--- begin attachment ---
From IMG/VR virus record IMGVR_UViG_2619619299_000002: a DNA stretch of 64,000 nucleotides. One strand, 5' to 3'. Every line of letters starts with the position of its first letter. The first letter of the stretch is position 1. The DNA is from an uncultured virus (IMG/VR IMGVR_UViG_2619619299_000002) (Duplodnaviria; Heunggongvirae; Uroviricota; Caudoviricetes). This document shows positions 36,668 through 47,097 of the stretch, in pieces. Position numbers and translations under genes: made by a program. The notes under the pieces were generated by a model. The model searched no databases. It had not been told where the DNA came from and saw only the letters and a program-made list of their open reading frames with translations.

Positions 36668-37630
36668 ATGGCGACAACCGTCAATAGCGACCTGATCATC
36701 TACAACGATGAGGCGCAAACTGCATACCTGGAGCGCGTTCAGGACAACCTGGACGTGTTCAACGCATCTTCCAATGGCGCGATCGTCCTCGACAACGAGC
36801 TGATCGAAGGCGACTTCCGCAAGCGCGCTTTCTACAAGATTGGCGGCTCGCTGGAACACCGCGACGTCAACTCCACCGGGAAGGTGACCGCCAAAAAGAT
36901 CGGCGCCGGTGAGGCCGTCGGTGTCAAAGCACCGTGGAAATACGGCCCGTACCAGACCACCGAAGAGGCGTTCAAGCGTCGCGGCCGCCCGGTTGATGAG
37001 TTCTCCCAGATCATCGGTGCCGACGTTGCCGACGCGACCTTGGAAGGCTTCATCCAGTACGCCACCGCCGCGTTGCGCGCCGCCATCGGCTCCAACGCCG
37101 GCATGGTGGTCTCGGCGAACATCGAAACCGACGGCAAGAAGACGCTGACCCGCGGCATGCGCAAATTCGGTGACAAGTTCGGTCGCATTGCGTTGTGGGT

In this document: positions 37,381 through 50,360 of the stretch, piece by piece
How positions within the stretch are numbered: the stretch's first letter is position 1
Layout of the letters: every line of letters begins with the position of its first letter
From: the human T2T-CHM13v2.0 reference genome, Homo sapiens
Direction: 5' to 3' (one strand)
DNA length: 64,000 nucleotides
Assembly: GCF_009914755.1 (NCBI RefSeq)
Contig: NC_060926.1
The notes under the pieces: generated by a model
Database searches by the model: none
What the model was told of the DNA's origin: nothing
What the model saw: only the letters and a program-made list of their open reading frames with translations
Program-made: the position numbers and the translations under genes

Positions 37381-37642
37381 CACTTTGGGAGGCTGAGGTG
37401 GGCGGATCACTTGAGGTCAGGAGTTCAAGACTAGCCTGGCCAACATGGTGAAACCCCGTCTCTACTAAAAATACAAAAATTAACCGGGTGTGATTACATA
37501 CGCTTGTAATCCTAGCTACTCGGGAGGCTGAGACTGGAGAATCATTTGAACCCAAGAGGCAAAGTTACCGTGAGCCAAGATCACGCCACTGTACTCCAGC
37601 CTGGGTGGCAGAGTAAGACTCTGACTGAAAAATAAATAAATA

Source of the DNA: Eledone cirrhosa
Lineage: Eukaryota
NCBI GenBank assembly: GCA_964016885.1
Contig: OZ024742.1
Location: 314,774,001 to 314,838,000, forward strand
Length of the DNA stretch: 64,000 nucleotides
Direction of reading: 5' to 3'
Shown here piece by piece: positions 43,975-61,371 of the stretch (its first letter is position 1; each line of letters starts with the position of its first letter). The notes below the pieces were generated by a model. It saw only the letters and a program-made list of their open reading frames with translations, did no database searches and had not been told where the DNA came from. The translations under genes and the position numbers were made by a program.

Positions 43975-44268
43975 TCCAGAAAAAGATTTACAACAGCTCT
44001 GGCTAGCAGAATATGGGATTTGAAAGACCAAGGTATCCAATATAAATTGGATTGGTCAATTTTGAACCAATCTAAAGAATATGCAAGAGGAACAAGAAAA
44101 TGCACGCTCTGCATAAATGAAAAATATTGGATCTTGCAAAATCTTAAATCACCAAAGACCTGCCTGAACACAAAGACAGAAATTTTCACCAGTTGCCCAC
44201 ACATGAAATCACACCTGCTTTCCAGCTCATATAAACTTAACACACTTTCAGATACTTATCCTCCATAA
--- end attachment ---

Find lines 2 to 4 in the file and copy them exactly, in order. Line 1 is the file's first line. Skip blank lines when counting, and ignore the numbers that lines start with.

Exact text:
Positions 36668-37630
36668 ATGGCGACAACCGTCAATAGCGACCTGATCATC
36701 TACAACGATGAGGCGCAAACTGCATACCTGGAGCGCGTTCAGGACAACCTGGACGTGTTCAACGCATCTTCCAATGGCGCGATCGTCCTCGACAACGAGC